With our time running out, we sailed back to Aegina, where we explored the city and visited the ruins of Apollo’s temple. We immersed ourselves in the island’s rich history, discovering its significance as a cultural and religious center in ancient times. We marveled at 7,000 years of civilization that have left their mark on this port city.

As our sailing trip came to an end, we returned to the port near Athens. After completing the necessary paperwork, we spent one more night on the boat, reminiscing about our adventures and the incredible experiences we shared. The trip ignited our passion for sailing, and we eagerly began planning future voyages, dreaming of new destinations and the freedom of the open sea.

I talk about what questions should you ask when you want to book your own Greek sailing trip. Learn about itineraries, boat types, crew options, and costs.



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Show Notes

Sailing the Greek Islands: Rent a Boat in Greece with Skipper
Navigare Yachting
Travel to the Peloponnese, Greece – Episode 833


Justin Barnes wrote about the episode Travel to San Diego, California – Episode 848:

I really enjoyed all of the great recommendations; she has suggested some of the best places in both San Diego and North County, both well-known and under-the-radar. I have only a couple of additional comments and suggestions for San Diego. First, San Diego is renowned for its speakeasies, with several across town, including both Prohibition and Youngblood in the Gaslamp, False Idol in Little Italy, and Raised By Wolves in La Jolla. There is an excellent article on Eater that has a more comprehensive list around the county. Second, the single best place for eating and drinking in San Diego is in North Park, at the corner of 30th and Adams. You can choose from craft cocktails at Polite Provisions, Mexican food, and mezcal margaritas at Cantina Mayahuel, ramen at Tajima, and southeast Asian food at Nood Bar (N-O-O-D, as in Noodles). Each of those places is top 3 or so for its respective cuisine. Third, related to second, the best bites, or individual dishes, in San Diego are the spicy sesame ramen at Tajima, duck confit at La Bonne Table in Hillcrest, the chicken fried steak at Waterfront in Little Italy, the Carni Miste platter for 2 at Rovino in Little Italy, and the Ribeye Taco at Coal Brothers in Downtown.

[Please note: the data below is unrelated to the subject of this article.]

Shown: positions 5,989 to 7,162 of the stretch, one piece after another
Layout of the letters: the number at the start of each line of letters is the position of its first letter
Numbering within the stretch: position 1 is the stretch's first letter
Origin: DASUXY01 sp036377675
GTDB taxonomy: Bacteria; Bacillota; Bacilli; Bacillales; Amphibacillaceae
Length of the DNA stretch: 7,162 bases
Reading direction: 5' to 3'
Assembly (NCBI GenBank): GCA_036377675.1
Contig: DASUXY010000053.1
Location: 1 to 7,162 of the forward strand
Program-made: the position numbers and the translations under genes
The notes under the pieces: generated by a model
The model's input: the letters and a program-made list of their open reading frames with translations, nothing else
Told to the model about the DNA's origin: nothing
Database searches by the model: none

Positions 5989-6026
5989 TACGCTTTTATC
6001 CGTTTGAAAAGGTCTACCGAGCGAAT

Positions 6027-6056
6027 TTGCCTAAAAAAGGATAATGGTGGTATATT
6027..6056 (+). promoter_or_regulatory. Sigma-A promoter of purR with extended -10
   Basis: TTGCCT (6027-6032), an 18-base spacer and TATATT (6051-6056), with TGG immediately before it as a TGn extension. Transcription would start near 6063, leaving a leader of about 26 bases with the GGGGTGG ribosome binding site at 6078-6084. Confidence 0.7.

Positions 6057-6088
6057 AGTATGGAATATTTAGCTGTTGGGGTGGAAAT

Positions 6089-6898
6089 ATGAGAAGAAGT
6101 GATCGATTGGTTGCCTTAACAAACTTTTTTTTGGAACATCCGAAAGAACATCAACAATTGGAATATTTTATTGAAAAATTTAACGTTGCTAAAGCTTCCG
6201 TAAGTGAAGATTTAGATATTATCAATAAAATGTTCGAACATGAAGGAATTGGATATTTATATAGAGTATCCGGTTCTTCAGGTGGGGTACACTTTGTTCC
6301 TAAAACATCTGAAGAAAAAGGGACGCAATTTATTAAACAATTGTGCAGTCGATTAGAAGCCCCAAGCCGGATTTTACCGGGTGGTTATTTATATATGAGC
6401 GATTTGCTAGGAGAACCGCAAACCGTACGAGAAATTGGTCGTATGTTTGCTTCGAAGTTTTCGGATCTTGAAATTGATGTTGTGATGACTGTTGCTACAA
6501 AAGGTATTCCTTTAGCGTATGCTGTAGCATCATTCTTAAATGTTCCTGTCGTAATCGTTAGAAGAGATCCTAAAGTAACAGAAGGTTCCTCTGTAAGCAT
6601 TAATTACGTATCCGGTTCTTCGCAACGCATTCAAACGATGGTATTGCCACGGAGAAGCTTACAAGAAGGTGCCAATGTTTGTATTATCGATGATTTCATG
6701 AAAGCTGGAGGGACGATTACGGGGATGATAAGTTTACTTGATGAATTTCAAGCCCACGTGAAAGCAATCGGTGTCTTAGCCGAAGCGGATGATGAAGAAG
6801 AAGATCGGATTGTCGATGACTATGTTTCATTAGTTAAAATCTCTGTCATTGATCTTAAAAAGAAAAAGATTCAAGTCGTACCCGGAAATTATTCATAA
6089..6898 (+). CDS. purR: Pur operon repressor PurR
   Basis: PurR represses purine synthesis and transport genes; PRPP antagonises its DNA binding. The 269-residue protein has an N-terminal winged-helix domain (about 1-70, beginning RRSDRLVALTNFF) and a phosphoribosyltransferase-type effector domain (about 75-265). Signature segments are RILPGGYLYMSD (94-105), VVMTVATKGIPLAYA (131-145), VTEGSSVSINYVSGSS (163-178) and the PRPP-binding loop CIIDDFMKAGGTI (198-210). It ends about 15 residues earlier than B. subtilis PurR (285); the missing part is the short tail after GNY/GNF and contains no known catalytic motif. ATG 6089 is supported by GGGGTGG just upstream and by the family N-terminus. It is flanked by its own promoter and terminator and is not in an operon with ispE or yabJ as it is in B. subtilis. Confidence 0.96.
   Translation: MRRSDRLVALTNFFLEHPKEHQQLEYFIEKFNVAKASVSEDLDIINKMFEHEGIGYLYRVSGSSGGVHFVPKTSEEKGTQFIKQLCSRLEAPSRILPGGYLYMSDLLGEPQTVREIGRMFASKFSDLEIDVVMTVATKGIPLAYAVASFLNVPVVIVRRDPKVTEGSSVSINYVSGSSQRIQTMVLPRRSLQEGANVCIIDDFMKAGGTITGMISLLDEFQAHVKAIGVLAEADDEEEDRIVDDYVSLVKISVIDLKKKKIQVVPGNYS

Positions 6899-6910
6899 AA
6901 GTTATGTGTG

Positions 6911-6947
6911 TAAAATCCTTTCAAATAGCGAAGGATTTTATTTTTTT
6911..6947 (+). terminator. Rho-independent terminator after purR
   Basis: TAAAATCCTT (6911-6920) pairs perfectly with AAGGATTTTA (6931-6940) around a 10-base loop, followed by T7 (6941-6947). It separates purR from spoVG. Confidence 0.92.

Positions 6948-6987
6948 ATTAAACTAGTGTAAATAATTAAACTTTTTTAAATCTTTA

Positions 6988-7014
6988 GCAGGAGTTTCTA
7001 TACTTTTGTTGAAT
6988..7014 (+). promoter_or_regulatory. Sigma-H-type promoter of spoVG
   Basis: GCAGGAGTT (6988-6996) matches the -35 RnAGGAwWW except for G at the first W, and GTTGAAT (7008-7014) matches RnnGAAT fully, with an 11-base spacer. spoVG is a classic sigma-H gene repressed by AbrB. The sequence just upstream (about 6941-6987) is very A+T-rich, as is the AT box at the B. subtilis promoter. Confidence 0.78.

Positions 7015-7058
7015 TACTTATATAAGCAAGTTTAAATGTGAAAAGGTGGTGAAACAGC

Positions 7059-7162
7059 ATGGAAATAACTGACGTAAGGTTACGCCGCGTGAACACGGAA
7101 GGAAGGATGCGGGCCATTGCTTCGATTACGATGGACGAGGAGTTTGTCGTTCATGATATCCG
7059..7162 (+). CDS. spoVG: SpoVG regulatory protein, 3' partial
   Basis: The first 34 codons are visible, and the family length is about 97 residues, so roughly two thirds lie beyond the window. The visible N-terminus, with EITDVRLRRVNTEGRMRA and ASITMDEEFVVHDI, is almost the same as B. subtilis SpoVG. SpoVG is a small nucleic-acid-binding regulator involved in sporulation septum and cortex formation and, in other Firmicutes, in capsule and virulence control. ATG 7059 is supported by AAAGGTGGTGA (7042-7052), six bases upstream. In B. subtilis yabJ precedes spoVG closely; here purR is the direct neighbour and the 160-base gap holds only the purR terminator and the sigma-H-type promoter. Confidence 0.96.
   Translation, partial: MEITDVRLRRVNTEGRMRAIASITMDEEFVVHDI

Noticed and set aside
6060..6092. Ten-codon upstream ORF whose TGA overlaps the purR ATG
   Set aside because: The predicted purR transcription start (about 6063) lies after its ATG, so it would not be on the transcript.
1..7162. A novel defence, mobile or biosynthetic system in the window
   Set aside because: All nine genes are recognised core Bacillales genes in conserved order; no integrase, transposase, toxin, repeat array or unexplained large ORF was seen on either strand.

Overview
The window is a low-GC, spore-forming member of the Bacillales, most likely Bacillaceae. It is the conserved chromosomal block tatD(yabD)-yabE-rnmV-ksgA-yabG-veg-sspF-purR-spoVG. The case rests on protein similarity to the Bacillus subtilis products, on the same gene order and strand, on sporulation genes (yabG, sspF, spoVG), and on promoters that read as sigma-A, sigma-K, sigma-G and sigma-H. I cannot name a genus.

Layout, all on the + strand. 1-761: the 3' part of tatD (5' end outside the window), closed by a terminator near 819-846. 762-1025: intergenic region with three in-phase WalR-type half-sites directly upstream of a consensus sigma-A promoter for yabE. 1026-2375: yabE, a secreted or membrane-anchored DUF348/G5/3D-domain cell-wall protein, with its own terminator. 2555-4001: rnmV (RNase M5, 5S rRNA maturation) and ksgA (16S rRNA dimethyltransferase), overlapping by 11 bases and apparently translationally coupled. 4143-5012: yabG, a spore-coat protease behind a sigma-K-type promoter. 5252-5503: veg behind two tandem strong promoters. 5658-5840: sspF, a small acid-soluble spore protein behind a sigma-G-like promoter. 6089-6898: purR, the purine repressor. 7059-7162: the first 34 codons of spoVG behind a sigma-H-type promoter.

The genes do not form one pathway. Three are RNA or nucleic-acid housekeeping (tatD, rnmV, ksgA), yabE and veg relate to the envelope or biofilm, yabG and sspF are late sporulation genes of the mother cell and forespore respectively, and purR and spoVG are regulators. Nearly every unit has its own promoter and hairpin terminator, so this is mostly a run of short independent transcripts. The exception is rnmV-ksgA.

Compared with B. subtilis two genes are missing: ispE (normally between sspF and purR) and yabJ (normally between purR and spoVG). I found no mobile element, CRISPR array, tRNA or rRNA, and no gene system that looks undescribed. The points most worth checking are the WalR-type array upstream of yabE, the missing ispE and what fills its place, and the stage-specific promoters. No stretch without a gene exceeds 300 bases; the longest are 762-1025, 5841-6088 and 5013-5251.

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Sailing in the Saronic Islands and the Peloponnese in Greece (Podcast) | Things to know when renting a yacht in Greece #travel #yachet #greece #saronic #islands #Peloponnese #things-to-do-in #places #ports #sailing #travel #vacation #trip #holiday Sailing in the Saronic Islands and the Peloponnese in Greece (Podcast) | Things to know when renting a yacht in Greece #travel #yachet #greece #saronic #islands #Peloponnese #things-to-do-in #places #ports #sailing #travel #vacation #trip #holiday

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Chris Christensen

by Chris Christensen

Chris Christensen is the creator of the Amateur Traveler blog and podcast. He has been a travel creator since 2005 and has won awards including being named the "Best Independent Travel Journalist" by Travel+Leisure Magazine.

2 Responses to “Sailing in the Saronic Islands and the Peloponnese – Greece – Episode 851”



Hi Chris, Loved Episode 851, Sailing in Greece. We hired from Navigare in October 2022 and completed a one week trip with similar itinerary to you – 4 of us on board- my husband & 25 Yr daughter & 15 yr son. Listening to your trip brought back so many wonderful memories. Our skipper became part of the family as we learnt sailing & navigation. Loved it so much we’ve booked again with Navigare for first two weeks July in the Cyclades. Thanks